In April, Maram Salih Hassan Abu Ismail, a 23-year-old mother of two small children, reportedly five months pregnant, and her 16-year-old brother Ibrahim Salih Hassan Taha, were gunned down by Israeli personnel at the same Qalandiya checkpoint, in the occupied West Bank, north of Jerusalem.

Israel claimed the pair were killed during an attempted knife attack on soldiers, but eyewitnesses described an execution of two people who didn’t understand commands being shouted at them in Hebrew and presented no threat to anyone.

The private firm contracted by the Israelis to man the checkpoint carried out an “internal investigation” and absolved itself of any wrongdoing.

The siblings were among more than 220 Palestinians, as well as more than 30 Israelis and two Americans, who have died since a new phase of violence began last October.

And according to Israel’s B’Tselem human rights group, Maram and Ismail were among dozens of Palestinians killed when they posed no threat in slayings “tantamount to executions.”

Driving while Palestinian

On the day I drove through Qalandiya, I recall my dad reminding me repeatedly how I should be extra careful how I am perceived by Israelis while on the road as anything they deem suspicious could have fatal consequences.

It has become standard in recent months for Israelis to judge any driving irregularities or accidents to be deliberate vehicular attacks, prompting Israelis to attack the driver and ask questions later.

Last month, an Israeli driver plowed his car into a Tel Aviv restaurant, killing two people, before a mob pulled him from the car and beat him believing him to be a Palestinian attacker.

But the man had suffered a heart attack. He died, though it was unclear whether it was due to the beating or the heart attack.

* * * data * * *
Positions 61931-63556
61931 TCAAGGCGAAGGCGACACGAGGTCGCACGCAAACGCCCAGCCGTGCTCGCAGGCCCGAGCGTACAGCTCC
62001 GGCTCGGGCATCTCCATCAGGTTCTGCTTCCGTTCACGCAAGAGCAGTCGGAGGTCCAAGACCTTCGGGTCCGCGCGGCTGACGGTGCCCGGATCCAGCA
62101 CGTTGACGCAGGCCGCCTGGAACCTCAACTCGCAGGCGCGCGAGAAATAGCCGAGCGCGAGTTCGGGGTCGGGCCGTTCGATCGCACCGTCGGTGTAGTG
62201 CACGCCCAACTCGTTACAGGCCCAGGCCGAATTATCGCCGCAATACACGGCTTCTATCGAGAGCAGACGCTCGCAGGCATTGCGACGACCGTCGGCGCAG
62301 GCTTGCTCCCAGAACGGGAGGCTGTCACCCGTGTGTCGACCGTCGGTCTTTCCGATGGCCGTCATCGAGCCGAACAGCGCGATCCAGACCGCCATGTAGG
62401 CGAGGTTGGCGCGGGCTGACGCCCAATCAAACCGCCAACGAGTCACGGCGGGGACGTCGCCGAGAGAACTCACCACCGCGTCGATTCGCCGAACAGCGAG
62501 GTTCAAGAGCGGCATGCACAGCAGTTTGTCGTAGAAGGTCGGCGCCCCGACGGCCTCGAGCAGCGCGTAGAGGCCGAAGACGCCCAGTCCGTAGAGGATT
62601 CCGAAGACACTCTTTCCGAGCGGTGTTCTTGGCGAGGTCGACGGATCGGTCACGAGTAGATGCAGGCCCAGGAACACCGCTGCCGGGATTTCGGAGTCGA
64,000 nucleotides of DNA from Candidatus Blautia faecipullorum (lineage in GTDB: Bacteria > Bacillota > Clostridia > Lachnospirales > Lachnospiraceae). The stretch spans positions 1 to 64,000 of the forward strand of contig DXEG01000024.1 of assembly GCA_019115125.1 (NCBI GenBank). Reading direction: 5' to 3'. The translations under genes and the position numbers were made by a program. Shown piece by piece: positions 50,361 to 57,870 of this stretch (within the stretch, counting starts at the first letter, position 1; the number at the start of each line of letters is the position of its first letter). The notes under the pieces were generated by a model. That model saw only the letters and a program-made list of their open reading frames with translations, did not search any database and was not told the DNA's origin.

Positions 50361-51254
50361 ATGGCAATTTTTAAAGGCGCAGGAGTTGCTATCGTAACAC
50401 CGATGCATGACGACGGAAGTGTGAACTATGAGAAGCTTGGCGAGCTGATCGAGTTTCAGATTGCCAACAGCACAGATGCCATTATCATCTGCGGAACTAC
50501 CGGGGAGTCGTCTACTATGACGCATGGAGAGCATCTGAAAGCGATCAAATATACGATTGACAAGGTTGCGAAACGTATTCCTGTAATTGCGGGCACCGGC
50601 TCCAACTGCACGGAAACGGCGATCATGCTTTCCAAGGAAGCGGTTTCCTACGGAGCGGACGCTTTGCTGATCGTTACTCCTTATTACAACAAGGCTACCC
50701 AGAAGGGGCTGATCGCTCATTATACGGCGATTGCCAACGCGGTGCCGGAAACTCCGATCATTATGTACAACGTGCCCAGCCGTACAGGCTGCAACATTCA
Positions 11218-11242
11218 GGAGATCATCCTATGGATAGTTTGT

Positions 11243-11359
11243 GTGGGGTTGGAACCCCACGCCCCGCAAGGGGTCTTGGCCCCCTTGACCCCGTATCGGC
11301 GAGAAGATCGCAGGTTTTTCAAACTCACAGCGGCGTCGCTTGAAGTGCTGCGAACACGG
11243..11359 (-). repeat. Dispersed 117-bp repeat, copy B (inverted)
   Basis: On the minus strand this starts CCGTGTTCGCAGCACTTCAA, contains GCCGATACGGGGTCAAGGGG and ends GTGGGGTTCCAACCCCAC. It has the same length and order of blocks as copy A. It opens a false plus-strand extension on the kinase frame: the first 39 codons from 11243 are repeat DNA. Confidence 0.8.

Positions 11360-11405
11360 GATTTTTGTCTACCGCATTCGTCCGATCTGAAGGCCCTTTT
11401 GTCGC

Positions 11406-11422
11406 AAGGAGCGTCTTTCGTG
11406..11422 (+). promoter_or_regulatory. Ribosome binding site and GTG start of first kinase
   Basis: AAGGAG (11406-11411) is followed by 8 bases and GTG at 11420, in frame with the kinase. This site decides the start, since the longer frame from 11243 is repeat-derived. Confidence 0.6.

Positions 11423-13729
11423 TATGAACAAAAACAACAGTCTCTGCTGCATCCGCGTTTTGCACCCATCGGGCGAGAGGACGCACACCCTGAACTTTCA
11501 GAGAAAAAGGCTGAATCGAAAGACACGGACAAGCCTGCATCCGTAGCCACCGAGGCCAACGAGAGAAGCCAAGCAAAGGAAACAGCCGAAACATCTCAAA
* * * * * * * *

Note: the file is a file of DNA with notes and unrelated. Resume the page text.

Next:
Sometimes just driving around puts your life at risk. On Wednesday, three young men in al-Ram came under a hail of bullets from Israeli forces raiding the village north of Jerusalem. One, Anwar al-Salaymeh, 22, was killed. Another was critically injured and the third detained.

An Israeli spokesperson told the Ma’an News Agency that the soldiers “saw a speeding vehicle heading towards them” and opened fire.

An autopsy was ordered for al-Salaymeh, after it was discovered that he was shot in the back three times, challenging the Israeli narrative.

And during Ramadan, 15-year-old Mahmoud Badran was killed when Israeli soldiers fired on the car he and friends were riding in on their way home from a late-night pool party. In that case, Israel admitted the car was “mistakenly hit.”

Merely walking around in Jerusalem’s Old City for the first time this summer was an uneasy experience.

Anything deemed provocative by the pervasive Israeli police could have costly consequences. It is an environment of fear designed to make us Jerusalemites feel uncomfortable and unwelcome in our own city.

First resort

The killing of Fadi Alloun last October, and other instances of Israeli police shooting Palestinians as mobs cheered them on, are memories we cannot shake and reminders of the precarious nature of our continued existence in this place.

Newly revealed documents show that Israeli police have been authorized to use lethal force as a first resort against any Palestinian seen to throw stones or firecrackers.